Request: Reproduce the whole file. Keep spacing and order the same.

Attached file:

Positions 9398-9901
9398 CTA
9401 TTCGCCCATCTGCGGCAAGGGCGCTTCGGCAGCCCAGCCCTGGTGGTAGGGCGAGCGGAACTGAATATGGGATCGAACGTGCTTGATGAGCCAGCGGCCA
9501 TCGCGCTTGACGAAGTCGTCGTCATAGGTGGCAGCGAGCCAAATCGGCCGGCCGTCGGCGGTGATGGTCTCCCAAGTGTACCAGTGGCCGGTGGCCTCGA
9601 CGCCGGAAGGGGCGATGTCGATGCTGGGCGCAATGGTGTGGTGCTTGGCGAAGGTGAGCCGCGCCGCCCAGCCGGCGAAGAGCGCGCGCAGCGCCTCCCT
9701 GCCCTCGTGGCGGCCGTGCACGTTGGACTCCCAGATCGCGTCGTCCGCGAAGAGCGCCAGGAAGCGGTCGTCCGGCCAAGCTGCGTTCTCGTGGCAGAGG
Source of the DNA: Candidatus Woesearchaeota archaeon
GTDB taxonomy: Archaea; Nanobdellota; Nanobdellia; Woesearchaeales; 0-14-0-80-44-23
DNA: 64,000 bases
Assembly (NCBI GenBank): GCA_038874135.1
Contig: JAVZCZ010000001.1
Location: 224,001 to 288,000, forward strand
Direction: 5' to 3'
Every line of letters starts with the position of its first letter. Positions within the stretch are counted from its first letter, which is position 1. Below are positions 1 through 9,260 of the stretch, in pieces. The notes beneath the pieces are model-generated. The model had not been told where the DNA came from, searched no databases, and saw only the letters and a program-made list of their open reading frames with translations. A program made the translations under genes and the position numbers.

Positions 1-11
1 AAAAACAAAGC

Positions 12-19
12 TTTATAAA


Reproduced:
Positions 9398-9901
9398 CTA
9401 TTCGCCCATCTGCGGCAAGGGCGCTTCGGCAGCCCAGCCCTGGTGGTAGGGCGAGCGGAACTGAATATGGGATCGAACGTGCTTGATGAGCCAGCGGCCA
9501 TCGCGCTTGACGAAGTCGTCGTCATAGGTGGCAGCGAGCCAAATCGGCCGGCCGTCGGCGGTGATGGTCTCCCAAGTGTACCAGTGGCCGGTGGCCTCGA
9601 CGCCGGAAGGGGCGATGTCGATGCTGGGCGCAATGGTGTGGTGCTTGGCGAAGGTGAGCCGCGCCGCCCAGCCGGCGAAGAGCGCGCGCAGCGCCTCCCT
9701 GCCCTCGTGGCGGCCGTGCACGTTGGACTCCCAGATCGCGTCGTCCGCGAAGAGCGCCAGGAAGCGGTCGTCCGGCCAAGCTGCGTTCTCGTGGCAGAGG
Source of the DNA: Candidatus Woesearchaeota archaeon
GTDB taxonomy: Archaea; Nanobdellota; Nanobdellia; Woesearchaeales; 0-14-0-80-44-23
DNA: 64,000 bases
Assembly (NCBI GenBank): GCA_038874135.1
Contig: JAVZCZ010000001.1
Location: 224,001 to 288,000, forward strand
Direction: 5' to 3'
Every line of letters starts with the position of its first letter. Positions within the stretch are counted from its first letter, which is position 1. Below are positions 1 through 9,260 of the stretch, in pieces. The notes beneath the pieces are model-generated. The model had not been told where the DNA came from, searched no databases, and saw only the letters and a program-made list of their open reading frames with translations. A program made the translations under genes and the position numbers.

Positions 1-11
1 AAAAACAAAGC

Positions 12-19
12 TTTATAAA